Michael Gove's reputation as Cabinet's golden boy took a severe hammering this morning, as he announced a humiliating retreat on his ambitious plans for GCSEs to the Commons.
The education secretary, whose aides are proud of telling reporters their department operates independently of Downing Street, buckled to Liberal Democrat demands and gave up on trying to replace GCSEs with English Baccalaureate Certificates (EBCs).
Plans to replace competing exam boards with one single entity also reportedly fell foul of EU procurement rules, but Gove did not mention this during his statement, insisting instead that exam regulator Ofqual had warned him off the reform.
"One of the proposals I put forward was a bridge too far," he told MPs.
"My idea that we end the competition between exam boards to offer GCSEs in core academic qualifications and have just one – wholly new – exam in each subject was just one reform too many at this time.
"Ofqual – which has done such a great job in recent months upholding standards – was clear that there were significant risks in trying to both strengthen qualifications and end competition in a large part of the exams market.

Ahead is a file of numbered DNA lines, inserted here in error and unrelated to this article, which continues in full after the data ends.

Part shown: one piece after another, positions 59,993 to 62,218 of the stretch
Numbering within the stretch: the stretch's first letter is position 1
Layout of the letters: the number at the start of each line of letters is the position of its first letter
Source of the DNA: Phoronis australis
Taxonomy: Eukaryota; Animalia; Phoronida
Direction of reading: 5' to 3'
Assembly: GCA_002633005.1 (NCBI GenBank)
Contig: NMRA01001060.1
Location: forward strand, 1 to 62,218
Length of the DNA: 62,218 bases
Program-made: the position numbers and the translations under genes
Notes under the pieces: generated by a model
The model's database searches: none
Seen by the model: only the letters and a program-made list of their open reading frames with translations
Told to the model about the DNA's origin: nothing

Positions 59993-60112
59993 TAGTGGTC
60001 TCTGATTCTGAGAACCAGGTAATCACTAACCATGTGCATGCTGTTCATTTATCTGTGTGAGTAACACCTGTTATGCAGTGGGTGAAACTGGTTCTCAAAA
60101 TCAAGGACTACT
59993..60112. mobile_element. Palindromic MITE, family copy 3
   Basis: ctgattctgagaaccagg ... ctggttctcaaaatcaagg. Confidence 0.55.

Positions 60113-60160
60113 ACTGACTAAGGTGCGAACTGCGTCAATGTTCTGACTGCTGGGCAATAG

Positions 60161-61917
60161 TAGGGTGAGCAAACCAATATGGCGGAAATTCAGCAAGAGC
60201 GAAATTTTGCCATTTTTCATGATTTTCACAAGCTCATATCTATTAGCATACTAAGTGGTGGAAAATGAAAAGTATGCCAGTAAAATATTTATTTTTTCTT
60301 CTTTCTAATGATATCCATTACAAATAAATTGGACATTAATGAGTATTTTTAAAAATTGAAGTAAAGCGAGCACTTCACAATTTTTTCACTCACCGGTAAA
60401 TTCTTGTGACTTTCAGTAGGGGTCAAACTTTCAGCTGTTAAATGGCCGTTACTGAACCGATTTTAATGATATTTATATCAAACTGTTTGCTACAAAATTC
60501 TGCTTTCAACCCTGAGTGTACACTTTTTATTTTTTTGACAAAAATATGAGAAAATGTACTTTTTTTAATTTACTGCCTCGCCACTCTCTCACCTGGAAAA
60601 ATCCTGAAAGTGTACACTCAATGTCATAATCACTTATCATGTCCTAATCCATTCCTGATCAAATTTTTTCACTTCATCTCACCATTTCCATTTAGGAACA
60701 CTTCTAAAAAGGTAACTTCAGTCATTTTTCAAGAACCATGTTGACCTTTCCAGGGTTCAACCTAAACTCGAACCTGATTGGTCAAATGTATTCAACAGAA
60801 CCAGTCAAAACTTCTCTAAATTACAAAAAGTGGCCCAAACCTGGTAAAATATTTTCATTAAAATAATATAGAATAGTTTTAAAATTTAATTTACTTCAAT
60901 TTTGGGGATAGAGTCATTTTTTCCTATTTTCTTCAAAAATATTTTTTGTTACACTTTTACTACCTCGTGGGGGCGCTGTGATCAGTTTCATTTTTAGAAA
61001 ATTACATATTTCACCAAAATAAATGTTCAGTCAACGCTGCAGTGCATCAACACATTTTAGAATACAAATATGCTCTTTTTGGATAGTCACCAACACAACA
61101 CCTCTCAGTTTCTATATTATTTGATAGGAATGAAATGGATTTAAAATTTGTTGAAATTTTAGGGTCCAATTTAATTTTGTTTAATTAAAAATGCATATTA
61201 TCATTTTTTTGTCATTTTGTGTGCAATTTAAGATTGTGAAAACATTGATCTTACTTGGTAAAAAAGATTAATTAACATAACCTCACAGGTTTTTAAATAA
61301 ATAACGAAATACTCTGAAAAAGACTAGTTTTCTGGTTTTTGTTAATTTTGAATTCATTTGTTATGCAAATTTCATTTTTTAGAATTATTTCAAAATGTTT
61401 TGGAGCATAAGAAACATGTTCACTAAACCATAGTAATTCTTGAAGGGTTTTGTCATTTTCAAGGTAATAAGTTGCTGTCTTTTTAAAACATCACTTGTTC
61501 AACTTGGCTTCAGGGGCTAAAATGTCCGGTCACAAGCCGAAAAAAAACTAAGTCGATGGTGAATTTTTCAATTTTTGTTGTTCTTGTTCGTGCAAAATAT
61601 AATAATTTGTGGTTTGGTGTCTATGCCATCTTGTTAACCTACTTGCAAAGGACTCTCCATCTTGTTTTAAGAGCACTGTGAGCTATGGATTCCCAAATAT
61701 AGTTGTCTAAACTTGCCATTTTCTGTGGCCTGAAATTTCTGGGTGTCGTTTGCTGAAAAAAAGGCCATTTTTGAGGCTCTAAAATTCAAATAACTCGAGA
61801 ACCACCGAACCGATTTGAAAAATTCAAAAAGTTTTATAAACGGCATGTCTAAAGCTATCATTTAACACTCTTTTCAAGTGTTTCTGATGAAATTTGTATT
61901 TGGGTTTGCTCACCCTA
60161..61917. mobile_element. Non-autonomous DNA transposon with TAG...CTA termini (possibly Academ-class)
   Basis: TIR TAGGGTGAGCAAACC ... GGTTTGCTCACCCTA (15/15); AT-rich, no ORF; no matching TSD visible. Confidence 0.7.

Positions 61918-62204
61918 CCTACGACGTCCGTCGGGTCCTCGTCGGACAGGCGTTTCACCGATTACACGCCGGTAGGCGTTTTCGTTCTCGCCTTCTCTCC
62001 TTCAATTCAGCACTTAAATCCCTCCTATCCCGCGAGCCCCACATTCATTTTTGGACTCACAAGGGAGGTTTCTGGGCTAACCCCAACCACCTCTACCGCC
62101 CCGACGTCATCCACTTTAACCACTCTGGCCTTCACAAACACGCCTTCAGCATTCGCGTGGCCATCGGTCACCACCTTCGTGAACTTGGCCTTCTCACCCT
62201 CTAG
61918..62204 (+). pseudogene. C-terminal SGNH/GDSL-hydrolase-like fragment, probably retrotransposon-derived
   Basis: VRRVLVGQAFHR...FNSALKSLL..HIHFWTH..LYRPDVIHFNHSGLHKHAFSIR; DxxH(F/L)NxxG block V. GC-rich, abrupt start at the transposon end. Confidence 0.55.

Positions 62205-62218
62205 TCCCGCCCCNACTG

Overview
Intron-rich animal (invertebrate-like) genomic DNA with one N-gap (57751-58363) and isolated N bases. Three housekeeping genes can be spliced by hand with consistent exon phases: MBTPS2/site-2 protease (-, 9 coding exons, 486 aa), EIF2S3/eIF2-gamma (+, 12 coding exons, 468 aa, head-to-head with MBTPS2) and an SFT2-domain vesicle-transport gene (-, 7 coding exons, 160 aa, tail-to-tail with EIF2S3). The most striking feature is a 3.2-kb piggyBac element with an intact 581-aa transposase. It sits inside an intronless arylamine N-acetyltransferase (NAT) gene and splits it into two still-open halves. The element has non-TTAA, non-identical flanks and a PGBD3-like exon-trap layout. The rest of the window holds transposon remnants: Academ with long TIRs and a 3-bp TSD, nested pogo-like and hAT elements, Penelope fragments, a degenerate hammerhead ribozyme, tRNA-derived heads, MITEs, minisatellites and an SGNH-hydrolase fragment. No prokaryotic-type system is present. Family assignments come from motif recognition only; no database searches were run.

"So I have decided not to make the best the enemy of the good."
The education secretary put a brave face on the announcement but it is one of the most significant U-turns in the coalition's already lengthy history of them and suggests a new fault-line between the Liberal Democrats and the Conservatives on education policy.
A compromise policy worked out with David Laws will retain GCSEs but replace coursework with longer exams with a new emphasis on essay questions.
"This is a humiliating climbdown from Michael Gove. It shows why he should have listened to business leaders, headteachers and experts in the first place and not come up with a plan on the back of an envelope," said shadow education secretary Stephen Twigg.
"Pupils and parents need certainty now. Michael Gove must now make clear whether he will abandon his narrow, out of date plans altogether or merely try to delay them."
Gove had already watered down his plans for reform. His original intentions – for a two-tier exam system modelled on O Levels and CSEs - was replaced in favour of the EBC option, which has now also been dumped.
"It's the certainty, leading to arrogance, of the secretary of state that led him to read out ten pages of waffle," Labour firebrand Dennis Skinner said.
"All he needed to say was: 'sorry, got it wrong, will do better'."
Gove wryly responded: "I'm grateful as ever to the honourable gentlemen in his lessons in humility and arrogance."
It is a painful process for Cabinet secretary admired throughout government for being able to rush through a radical reform agenda with a minimum of press hostility or political interference.